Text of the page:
[Infographic] 12 Strategies to Improve Late Cycle Enrollment

Top 12 Strategies for Late Cycle EnrollmentWhatever happened to summer vacations or the ‘slow season’? The admissions cycle used to reach a crescendo on May 1st and then lead into a quieter summer. Not anymore.

High school students are making decisions later in the cycle. Transfer students have become a more critical piece of the enrollment puzzle. Adult students are seeking solutions to perceived immediate needs.

Last month, TWG Plus’ Senior Marketing Consultant Chris Tyburski and Kean University’s Director of Admissions Jennifer Kanellis hosted our first webinar of the year “4th Quarter Enrollment Strategies” filled with great insight and tips for reaching those slow-moving prospects.

We have compiled a list of 12 core strategies based on that webinar that will help you thrive in this new era.  Download the infographic now.

For more information on late cycle enrollment strategies watch the full webinar recording or download the webinar presentation slides today!

Social Media Webinar Q&A – Part 2

For everyone who missed our webinar last week, here is the link to the recording. And now for part two of the Q&A that Taylor and I did not get a chance to get to last Wednesday. Have any other questions our audience didn’t ask last week? Shoot either one of us an email – our contact info is below!


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What is your opinion or experience with student social media ambassadors?

Ambassadors have a tendency to lose consistency as the year wears on, so select students with a real vested interest in creating consistent content. Think leaders of organizations, teams, and groups across campus that would benefit from a strong incoming class. Also consider using students who truly love social media or are pursuing a degree in digital marketing or communications. For them it’s a resume builder and for you it’s a teaching opportunity and a huge help!


Are community colleges using this social media devices to market themselves?

They absolutely are! The successful community colleges know their strengths, how they differentiate themselves from other institutions, and translate that into their social strategy.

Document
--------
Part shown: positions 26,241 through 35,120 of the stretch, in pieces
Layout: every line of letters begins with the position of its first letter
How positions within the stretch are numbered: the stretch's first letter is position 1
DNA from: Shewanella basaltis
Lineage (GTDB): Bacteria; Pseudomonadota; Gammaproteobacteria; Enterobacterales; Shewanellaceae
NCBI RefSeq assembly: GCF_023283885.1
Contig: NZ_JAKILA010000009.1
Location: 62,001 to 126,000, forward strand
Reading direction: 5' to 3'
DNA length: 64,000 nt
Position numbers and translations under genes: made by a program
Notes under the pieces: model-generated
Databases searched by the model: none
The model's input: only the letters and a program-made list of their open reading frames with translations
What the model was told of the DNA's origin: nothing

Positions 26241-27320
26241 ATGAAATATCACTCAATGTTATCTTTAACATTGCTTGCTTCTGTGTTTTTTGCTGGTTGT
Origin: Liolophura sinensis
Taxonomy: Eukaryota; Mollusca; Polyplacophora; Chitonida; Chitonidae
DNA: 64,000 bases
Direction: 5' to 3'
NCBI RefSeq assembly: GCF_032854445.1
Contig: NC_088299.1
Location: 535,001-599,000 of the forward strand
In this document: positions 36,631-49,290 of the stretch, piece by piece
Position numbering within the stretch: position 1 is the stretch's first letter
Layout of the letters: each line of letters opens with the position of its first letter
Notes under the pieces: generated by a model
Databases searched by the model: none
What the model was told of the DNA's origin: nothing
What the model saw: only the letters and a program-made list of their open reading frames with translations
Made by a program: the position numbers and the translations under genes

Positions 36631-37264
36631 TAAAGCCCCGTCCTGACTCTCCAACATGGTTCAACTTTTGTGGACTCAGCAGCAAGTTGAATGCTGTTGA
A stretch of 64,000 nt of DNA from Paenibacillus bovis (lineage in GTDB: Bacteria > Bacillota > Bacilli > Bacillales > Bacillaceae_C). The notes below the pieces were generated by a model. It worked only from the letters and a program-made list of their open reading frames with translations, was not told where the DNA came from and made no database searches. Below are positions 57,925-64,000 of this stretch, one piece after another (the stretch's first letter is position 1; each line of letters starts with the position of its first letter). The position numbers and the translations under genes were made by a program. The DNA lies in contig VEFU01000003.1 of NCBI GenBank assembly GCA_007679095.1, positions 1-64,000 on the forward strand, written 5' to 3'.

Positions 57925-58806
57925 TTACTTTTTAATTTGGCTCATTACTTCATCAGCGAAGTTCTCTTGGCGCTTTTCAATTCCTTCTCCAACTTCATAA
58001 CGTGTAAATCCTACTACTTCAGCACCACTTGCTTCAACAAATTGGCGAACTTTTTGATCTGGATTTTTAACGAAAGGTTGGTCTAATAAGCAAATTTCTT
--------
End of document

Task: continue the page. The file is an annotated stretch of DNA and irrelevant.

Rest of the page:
I have a fear of a student changing the password of the Snapchat account. Is this is a trust issue?

That is a very valid question. Snapchat required a valid email and password for an account. Therefore, if at any time a temporary password is compromised, the primary email account holder can request a new one which would logout the current user. There is definitely trust involved with this process. I recommend going the extra mile of requiring an application and/or interviews for any social media ambassadors. This would create a heavier weight of importance on the position.


How do we get students interested in following us on Snapchat?

In short, create interesting and applicable content. Organizing a contest could generate some excitement and draw students to find the account. You should also promote your Snapchat account across your other social channels.


What social media devices would you use for parents vs student to influence them more about your school?

Facebook has a large number of adult users, so if you want to start somewhere, that would be it. Keep in mind though, just like the students are ready to leave the nest in real life, they don’t necessarily want their parents by their side on social (one of the theories as to why Snapchat is so popular). I would start a small, private group for parents who want to know more about your school and monitor the engagement from there.


Should we eliminate individual team pages in athletics and consolidate to make one athletic page?

I recommend this to help streamline your social strategy. The closer you can get to one page, the easier it is for your audience and prospects to follow you and understand your messaging. While this is the goal, whether this is feasible or not for your school will really depend on the communication between teams and departments.